When journalist David Sheff’s talented young son Nic all but vanished into meth addiction in his late teens, David coped the way a writer would: He researched, and he wrote. The result was a 2008 memoir, Beautiful Boy: A Father’s Journey Through His Son’s Addiction, that would pair with Nic’s account of that time in his own book, Tweaked.
Felix Van Groeningen’s film adaptation Beautiful Boy spends plenty of time with troubled Nic, played mostly by Timothée Chalamet (and also Jack Dylan Grazer and Kue Lawrence at younger ages), but its perspective belongs to David (Steve Carell), who watches his college-bound son descend from reckless partying to utter destitution. As David struggles to cope with this inexplicable new reality of rehab centers and late-night skid-row drives, he flashes back to formative moments in their relationship—some of which are recast in an ominous new light.
The pain here is the pain of bearing witness. David must come to terms with his helplessness as he and his wife (Maura Tierney) and ex-wife (Amy Ryan) support David through a vicious cycle of rehab and relapse.
There’s an unspoken caveat to all this. Nic belongs to America’s most prized and protected demographic: wealthy white boys. Elaborate and incredibly expensive systems are in place to help him fight his addiction and ensure his success.
If Nic belonged to a different class, he would be punished, not treated, for his disease. His struggle wouldn’t be chronicled in memoirs and magazines. He would just die, on the street or in jail. Instead he shuffles among his mother’s sun-streaked poolside L.A. home, his father’s verdant San Francisco estate, and a slew of expensive rehab facilities.
Beautiful Boy has no pretensions of addressing broader social ramifications of drug abuse. It’s a narrowly focused, deeply personal story that nevertheless speaks to certain universalities of addiction. Regardless of where you come from, who your parents are, or even how many people are trying to help you, the battle for sobriety is an internal one.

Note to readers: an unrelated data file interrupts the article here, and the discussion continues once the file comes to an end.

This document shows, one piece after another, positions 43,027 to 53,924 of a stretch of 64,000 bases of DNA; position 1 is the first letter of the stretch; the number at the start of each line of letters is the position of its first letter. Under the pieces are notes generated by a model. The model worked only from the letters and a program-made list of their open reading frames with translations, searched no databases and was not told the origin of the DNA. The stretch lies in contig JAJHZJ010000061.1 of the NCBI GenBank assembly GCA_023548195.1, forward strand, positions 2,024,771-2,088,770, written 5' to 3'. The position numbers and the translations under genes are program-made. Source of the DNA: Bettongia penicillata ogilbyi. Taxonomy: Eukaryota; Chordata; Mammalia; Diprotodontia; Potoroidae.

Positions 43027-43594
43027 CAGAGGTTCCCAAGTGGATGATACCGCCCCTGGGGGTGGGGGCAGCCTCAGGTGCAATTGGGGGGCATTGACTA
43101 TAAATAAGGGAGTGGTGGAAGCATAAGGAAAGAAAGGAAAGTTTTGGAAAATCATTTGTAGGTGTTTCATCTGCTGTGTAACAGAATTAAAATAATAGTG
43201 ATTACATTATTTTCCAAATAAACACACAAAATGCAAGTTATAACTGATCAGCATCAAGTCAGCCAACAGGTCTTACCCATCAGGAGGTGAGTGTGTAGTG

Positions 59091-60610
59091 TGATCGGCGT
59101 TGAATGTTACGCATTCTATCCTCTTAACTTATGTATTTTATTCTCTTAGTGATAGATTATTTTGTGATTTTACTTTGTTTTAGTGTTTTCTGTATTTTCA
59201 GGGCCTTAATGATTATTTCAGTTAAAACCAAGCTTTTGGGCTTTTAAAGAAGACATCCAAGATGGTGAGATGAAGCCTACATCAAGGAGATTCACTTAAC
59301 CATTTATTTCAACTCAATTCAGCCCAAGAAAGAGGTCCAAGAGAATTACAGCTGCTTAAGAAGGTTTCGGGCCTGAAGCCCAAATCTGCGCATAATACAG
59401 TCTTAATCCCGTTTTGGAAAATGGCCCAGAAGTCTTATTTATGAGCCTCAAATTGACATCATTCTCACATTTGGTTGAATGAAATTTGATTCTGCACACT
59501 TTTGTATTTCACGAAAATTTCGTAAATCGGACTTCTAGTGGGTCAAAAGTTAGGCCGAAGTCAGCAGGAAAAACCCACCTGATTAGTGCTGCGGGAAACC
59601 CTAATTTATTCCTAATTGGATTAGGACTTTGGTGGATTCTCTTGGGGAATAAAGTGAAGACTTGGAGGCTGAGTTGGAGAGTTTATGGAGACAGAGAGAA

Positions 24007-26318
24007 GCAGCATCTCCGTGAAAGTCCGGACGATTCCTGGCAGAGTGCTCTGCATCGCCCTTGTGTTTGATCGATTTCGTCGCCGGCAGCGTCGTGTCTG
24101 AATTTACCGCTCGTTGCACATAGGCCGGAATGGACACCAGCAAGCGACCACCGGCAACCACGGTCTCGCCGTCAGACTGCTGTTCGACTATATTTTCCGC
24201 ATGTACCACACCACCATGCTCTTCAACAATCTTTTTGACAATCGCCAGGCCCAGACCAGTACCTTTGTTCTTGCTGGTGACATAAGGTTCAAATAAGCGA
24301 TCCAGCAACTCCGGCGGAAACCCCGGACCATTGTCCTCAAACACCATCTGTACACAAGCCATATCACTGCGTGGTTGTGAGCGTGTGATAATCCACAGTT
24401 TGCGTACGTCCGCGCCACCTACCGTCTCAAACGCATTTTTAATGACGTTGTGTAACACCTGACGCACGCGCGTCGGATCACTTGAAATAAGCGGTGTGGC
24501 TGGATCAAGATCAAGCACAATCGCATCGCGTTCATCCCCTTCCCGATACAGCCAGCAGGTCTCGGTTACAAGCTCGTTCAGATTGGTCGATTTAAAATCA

The result of Beautiful Boy’s fidelity to the realities of chemical dependency is a sometimes frustrating pace. The nature of addiction is confounding and repetitive, and the film reflects that in what can feel like an endless cycle of rock bottom, recovery, repeat. There’s no phony transcendence here, no wishful epiphanies. It makes Beautiful Boy sometimes hard to watch, but it’s also what makes the movie distinctive and true.
Both the misery and the moments of reprieve are artfully rendered, thanks especially to terrific performances from Carell and Chalamet. Van Groeningen paints sublime portraits of Nic splashing through a lawn sprinkler with his adoring young half-siblings. He finds grim beauty too in Nic sprawled in a heroin stupor on a public bathroom floor, bathed in light from above like some wretched, motherless riff on Michelangelo’s Pieta.
Early on David worries that Nic is too enamored with art that indulges nihilism and glamorizes squalor. It’s a moment of foreshadowing, but also a statement of purpose from the filmmakers. Beautiful Boy does no such thing. It’s about finding a way to reconcile that the most agonizing and ecstatic moments are all part of the same life.
Director: Felix Van Groeningen
Starring: Steve Carell, Timothée Chalamet, Maura Tierney
Theater: Now playing, Uptown Theater